Wednesday, December 18, 2013

A different view of Canyon Lake

I've always wanted to see what Canyon Lake looks like further upstream. I looked into renting a boat but that is outrageously expensive. I think about buying a kayak but I worry that the lake might be much larger from the perspective of a kayaker. Then there's the obvious solution; hike. I've looked at that area on maps and Google Earth, and there's even what looks like a road going where I want to go. I've hiked along that road two or three times but always turned back before I got very far because of heat, approaching darkness, or gnats. Well, this is another one of those "while I can" hikes, and the weather is perfect this time of year, so off I went.

It still hasn't dried up completely since the last rain.

I always take lots of pictures of this mountain when I'm in this area.

I figured I would follow the road as far as it went, and then see if I could get to the top of a nearby hill that should overlook that part of the lake. It turns out that it really is a road. At least I think it might be. It's very lightly traveled. It had one set of recent tire tracks when I was out there. They were so fresh, I thought I might find a truck at the end of the road.

Here's a saguaro and that mountain.

Before I even got to the end of the road, I started to worry about how late it was getting. I couldn't turn back, though. I had flashlights I could use on the way back if I had to. When I got to the end of the road I could see that it would be easy to get to the top of the hill that was my destination. As I was going up the hill (a gentle slope with only minor obstructions), I came across a freshly chewed prickly pear pad. I figured that meant that there were javelinas nearby. A few steps later I was walking around a prickly pear when a dead paloverde branch tried to push me into the prickly pear. I pushed back and the branch snapped with a loud crack. That set off the javelinas that had been standing quietly about 100 feet from me. They snorted and stomped and snorted and stomped away down a ravine. All but one, that is, and it hung around a few seconds so I could get a picture. Grunting javelinas sound a lot like guys in their 20's that are trying to sound like cave men. The next time I see some I think I'll grunt like they do and see what happens. Some javelinas, that is. Hmm, maybe they'll feel challenged and charge me.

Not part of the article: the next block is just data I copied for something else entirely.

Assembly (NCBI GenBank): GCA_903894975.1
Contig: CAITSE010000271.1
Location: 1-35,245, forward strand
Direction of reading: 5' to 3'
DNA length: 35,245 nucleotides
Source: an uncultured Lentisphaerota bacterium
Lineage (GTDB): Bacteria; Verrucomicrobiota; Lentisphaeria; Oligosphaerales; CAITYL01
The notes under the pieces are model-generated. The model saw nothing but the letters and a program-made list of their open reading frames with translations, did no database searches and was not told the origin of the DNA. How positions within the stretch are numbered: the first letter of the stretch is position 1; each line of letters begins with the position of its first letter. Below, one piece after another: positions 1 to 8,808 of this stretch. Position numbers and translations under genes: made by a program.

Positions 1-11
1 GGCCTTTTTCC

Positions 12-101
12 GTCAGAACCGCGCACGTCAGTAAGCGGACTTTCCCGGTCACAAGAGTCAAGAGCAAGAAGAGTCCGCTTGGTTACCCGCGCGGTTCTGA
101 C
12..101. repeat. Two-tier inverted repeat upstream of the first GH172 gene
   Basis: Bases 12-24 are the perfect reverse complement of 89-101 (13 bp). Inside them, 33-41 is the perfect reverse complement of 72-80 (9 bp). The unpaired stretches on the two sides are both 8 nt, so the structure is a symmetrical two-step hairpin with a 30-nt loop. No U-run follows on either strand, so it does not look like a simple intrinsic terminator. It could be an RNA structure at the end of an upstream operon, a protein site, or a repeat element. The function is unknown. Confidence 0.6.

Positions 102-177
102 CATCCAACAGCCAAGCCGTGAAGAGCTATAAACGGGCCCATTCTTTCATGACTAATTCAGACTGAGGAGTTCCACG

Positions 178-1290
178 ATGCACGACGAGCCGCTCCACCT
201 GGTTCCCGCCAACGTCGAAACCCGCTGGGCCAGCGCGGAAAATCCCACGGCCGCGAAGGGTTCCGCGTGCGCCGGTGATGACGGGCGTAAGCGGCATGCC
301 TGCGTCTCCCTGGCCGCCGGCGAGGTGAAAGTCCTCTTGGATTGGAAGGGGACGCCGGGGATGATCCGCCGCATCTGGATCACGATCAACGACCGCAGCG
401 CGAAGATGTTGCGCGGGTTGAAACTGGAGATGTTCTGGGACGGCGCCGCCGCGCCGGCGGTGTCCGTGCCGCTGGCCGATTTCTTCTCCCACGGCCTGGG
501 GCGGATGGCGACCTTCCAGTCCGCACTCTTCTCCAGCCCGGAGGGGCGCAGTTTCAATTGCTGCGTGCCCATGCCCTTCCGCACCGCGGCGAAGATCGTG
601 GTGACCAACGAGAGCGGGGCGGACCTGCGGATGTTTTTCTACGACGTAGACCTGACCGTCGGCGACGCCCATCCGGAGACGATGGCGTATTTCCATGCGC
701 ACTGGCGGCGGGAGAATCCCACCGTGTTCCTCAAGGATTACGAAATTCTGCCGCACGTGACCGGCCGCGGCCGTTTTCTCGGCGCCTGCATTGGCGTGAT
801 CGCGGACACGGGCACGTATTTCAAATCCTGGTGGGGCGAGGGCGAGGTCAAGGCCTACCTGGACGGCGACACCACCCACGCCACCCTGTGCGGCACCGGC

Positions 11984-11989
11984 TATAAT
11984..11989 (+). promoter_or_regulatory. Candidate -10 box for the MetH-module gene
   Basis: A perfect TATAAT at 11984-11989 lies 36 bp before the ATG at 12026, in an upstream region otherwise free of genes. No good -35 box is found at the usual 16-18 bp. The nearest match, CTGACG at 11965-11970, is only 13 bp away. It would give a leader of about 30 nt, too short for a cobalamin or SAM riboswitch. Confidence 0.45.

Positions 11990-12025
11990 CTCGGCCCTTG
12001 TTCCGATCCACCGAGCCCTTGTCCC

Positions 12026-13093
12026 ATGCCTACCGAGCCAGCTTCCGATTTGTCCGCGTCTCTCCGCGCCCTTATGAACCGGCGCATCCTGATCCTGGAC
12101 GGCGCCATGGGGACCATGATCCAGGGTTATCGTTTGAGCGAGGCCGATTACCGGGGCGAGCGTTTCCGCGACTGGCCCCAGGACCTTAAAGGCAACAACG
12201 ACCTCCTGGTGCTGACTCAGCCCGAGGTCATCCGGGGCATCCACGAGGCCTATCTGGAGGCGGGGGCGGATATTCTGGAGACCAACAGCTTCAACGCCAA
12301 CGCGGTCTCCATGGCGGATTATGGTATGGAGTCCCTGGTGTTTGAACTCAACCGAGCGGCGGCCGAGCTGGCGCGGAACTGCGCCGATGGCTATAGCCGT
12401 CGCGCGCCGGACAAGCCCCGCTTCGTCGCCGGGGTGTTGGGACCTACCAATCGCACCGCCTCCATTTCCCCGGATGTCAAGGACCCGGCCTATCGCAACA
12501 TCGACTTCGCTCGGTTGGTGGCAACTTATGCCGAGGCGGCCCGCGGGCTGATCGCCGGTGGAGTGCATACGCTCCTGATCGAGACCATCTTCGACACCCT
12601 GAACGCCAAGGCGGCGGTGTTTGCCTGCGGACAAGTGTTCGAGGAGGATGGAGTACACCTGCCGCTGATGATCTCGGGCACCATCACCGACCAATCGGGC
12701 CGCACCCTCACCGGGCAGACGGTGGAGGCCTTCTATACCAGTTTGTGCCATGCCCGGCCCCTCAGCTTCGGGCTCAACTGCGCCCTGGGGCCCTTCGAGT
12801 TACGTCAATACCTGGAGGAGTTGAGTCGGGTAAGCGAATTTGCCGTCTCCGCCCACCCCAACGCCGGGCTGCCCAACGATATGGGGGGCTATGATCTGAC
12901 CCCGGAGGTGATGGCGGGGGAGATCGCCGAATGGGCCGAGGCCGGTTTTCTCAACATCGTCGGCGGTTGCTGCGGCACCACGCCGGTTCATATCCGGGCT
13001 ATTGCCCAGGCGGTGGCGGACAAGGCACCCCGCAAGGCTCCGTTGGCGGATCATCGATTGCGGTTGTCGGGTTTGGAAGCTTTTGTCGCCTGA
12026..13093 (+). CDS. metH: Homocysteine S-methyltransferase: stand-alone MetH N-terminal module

Javelina wondering what all the fuss is about.

I went up the side of the hill that didn't have a view of the lake, but the view was impressive. I was distracted by it for a while before I got over the top of the hill.

A nice view before I reached my destination.

At last I got to the top of the hill and the view of the lake was as impressive as I had imagined it might be for the past 5 years.

A view of Canyon Lake that few people see. No, boaters don't see it, because they don't climb this hill.

The view is also very impressive to the north of the lake.

The road.

I wanted to hurry on the way back. The sun officially set about 20 minutes before I got back to the truck. I couldn't hurry much, though. I've slipped a couple of times in the past on that road. By the time I got to the steep downhill parts during this hike my legs were pretty tired, so I was moving kind of slow. It was 4.9 miles round trip, with about 1200 feet of ups and downs. The views were well worth the hike but next time I might see if I can drive on that road. Click below for all of the pictures.


Wednesday, December 11, 2013

Black Cross Butte

This is another one of those hikes that I've been meaning to make for quite some time but have decided I had better get it done before I fall apart. I think I searched the web for a route to the top long ago and the only description I found talked about climbing (hands and feet) and hopping along the tops of hoodoos. Well that's just crazy. Then a year or so ago somebody told me about an easy route to the top. He was on his way up there with his whole family, including little kids. Google Earth is high resolution in that area now, and I can even see the trail on there. It isn't an official trail, but it'll do.